After 1855, Durand never painted imaginary landscapes. He preferred painting wooded glades and far-reaching valleys and his views dominated American landscape painting as exemplary in the mid-nineteenth century. He painting until his death in New York in 1858.
Asher B. Durand is known throughout the art world as The Father of American Landscape Painting and is revered as the finest realistic landscape painter from the Hudson River School.
For references see:
American Painting of the Nineteenth Century, Barbara Novak (NY 1969);
Knickerbocker Magazine (vol. 16, July 1840; vol. 39, June 1852; vol. 42, July 1853, vol. 48, July 1856);
Asher B. Durand, A Memorial Address, Daniel Huntington (NY 1887);
Crayon, vol. 1, no. 3, (January 17, 1855);
Craven, Wayne, Asher B. Durand’s imaginary landscapes, Antiques (November 1970);
Mantle Fielding’s Dictionary of American Painters, Sculptors & Engravers (1965);
The Life & Times of A.B. Durand, John Durand (NY 1894);
David B. Lawall, A.B. Durand, 1776-1886 (1978).
Submitted by Patricia Jobe Pierce
|Biography from Altermann Galleries and Auctioneers, I:|
|Asher Brown Durand, known as both a painter and engraver, was born in South Orange, New Jersey. The son of a watchmaker and silversmith, Durand worked for his father before serving a five-year apprenticeship to an engraver, Peter Maverick, in Newark, New Jersey. After completing his apprenticeship, he became a partner in the business. His first work, the head of an old beggar, attracted the attention of the artist John Trumbull. Durand’s reputation became firmly established with the publication of his engraving of Trumbull’s Declaration of Independence in 1823. |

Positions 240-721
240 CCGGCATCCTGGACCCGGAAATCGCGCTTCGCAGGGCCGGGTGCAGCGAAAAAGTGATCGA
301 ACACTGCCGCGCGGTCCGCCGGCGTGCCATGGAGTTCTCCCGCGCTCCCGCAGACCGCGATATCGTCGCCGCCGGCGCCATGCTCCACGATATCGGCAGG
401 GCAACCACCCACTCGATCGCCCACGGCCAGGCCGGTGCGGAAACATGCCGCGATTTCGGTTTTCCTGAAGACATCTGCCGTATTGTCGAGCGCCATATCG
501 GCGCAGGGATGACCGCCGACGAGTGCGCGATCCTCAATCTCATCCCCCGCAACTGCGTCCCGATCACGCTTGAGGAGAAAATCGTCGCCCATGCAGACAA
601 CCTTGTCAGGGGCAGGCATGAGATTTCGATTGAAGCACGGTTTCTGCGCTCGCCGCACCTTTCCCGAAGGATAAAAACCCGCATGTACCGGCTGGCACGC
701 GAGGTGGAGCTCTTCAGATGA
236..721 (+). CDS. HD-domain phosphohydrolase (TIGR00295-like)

Between 1821 and 1831, Durand helped found the New York Drawing Association, the National Academy of Design and the Sketch Club. Also during this period, he formed a partnership with his brother, Cyrus and Charles C. Wright, specializing in the production of bank notes. In 1832 Durand dissolved his profitable engraving business. Three years later, he began a short, successful period as a portrait painter. He painted several of the presidents of the United States and many other men of political and social prominence.
A financial panic in 1837, combined with encouragement from Thomas Cole, led him to try landscape painting. In 1840 he visited Europe, where he studied the work of the Old Masters; after his return he devoted himself almost entirely to landscape painting. Durand visited the White Mountains as early as 1839, and again from 1855 to 1857. The Crayon in November 1856 noted, “Mr. Durand’s sketches of West Campton scenery ... are both larger and of a different character than his previous studies, being almost wholly confined to mountain views.”